The mind is only looking to make sense, protect itself, cope and understand. There is no good or bad or emotion in strategic thinking. There are no feelings when it comes to logic.
No, the logical part of the mind only thinks in plans and strategy. On the other end, the emotional mind is opposite of this. The emotional mind moves under assumptions and feelings; and based on predictions that trigger the emotional and chemical changes, similar to the training of our family pet, the emotional mind assumes and readies us for attacks and insults.
The emotional mind assumes problems and failures. We can think ourselves into highly anxious moments. Meanwhile none of this is real. None of this is true. The only truth in my case is that yes, there is a correlation to a memory but the correlation is not the cause of my discomfort.
I consider my emotional thinking to be that of a child, too afraid that he won’t be included. Too afraid that he will be picked on or shamed again. And therefore, I have to allow my logical mind to act as the adult. I have to comfort the boy in me and allow the grownup in me to come through.
All the emotional mind sees are the fears and the pictures connected to the discomforts. The logical part of the brain does not make this connection at all. There is no emotion here. Only plans and strategy.
I allowed myself this exercise to let my thoughts find a relief valve. This is my way of thinking my anxiety through and disproving the almost childish subconscious programs. This is me telling myself that the past is gone. I am not there anymore. I have made improvements since then. I have made changes. I am both emotionally and physically different from when my tensions occurred.
I had to learn ways to navigate away from the cognitive traps that hijack the mind and steal me from my best possible abilities. Otherwise, I would find myself in a loop of thinking; always waiting for the next worst thing to happen; always expecting the failures and never allowing myself to move on.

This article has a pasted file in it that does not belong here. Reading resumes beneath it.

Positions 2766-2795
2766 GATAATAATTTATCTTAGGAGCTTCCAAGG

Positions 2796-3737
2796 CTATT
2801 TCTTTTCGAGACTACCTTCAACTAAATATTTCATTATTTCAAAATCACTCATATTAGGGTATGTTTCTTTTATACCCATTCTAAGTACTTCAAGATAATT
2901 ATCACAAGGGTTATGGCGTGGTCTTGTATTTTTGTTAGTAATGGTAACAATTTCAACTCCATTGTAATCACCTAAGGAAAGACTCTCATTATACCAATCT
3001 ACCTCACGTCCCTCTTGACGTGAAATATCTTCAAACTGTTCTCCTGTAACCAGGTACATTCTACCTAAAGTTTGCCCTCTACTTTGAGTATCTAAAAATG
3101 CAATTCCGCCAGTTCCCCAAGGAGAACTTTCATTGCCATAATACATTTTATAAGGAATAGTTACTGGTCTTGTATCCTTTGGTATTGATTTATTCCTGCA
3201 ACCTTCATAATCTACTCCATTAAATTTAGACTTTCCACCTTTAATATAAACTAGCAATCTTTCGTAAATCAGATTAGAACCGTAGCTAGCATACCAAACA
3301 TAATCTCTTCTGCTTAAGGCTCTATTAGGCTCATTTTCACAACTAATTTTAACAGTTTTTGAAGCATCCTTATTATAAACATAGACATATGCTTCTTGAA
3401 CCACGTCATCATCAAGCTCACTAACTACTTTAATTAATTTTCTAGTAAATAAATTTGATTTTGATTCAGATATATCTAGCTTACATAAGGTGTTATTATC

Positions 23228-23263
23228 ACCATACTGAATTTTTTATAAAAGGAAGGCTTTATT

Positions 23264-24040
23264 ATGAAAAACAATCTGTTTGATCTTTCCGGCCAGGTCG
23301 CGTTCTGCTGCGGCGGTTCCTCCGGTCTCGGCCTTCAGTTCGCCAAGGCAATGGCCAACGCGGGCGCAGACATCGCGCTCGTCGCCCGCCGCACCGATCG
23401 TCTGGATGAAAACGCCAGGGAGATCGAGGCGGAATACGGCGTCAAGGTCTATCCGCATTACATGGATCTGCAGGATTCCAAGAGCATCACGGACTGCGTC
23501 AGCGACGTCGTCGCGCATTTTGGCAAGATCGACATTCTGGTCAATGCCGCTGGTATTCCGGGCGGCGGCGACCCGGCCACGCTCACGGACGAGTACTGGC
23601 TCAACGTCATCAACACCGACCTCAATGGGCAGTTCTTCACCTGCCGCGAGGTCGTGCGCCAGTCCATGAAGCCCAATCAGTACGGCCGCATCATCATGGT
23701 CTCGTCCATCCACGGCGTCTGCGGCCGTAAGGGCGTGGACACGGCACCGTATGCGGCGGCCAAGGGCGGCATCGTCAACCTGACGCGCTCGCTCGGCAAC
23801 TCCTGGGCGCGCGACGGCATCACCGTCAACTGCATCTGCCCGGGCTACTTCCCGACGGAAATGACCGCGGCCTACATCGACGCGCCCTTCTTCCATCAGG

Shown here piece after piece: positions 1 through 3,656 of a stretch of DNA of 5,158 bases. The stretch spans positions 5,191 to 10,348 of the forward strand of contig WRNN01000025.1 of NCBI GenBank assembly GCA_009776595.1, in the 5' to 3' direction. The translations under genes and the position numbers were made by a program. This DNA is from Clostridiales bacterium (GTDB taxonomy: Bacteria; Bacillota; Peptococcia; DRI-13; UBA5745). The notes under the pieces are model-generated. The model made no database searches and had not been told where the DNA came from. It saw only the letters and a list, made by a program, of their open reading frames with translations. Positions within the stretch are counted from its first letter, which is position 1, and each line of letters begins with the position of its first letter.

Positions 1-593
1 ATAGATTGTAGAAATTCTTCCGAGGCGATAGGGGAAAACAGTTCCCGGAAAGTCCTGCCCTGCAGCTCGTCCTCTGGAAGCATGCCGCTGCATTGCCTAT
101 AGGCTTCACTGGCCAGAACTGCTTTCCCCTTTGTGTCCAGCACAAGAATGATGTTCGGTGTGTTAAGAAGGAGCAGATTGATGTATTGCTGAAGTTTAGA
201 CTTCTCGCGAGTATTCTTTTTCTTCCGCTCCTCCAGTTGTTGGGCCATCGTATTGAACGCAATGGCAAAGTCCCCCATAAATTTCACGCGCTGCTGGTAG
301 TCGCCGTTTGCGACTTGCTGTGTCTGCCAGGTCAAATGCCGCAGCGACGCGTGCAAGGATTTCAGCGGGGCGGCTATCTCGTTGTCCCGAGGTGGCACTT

I offer this as a helpful tool:
Steer clear from the conversations in your head. Be mindful of the internal narrative and the fantasies of predictive conversations. Put simply, don’t play the tragic movies out in your head.
When it comes to thinking that leads it is like a ring through the nose of a bull, do not interact with these ideas. Forgive the predictions and redirect them towards more productive ideas. Put simply, replace thought with action and do not think yourself sick.
We are not Pavlov’s dog. We do not have to respond when we hear the bell. We don’t have to interact with coincidental connections that lead our thinking towards discomforts from the past. This is something we’ve learned to do. And therefore, we can unlearn this (if we choose to).
By the way, I just opened up my browser and yep, there it is, another article. See?
Now, the old Ben would interact with this.
The new Ben calls this out for what it is, which is silly.
Now, I can go on about my day without living in the reflections from my past.
(Because it’s over.)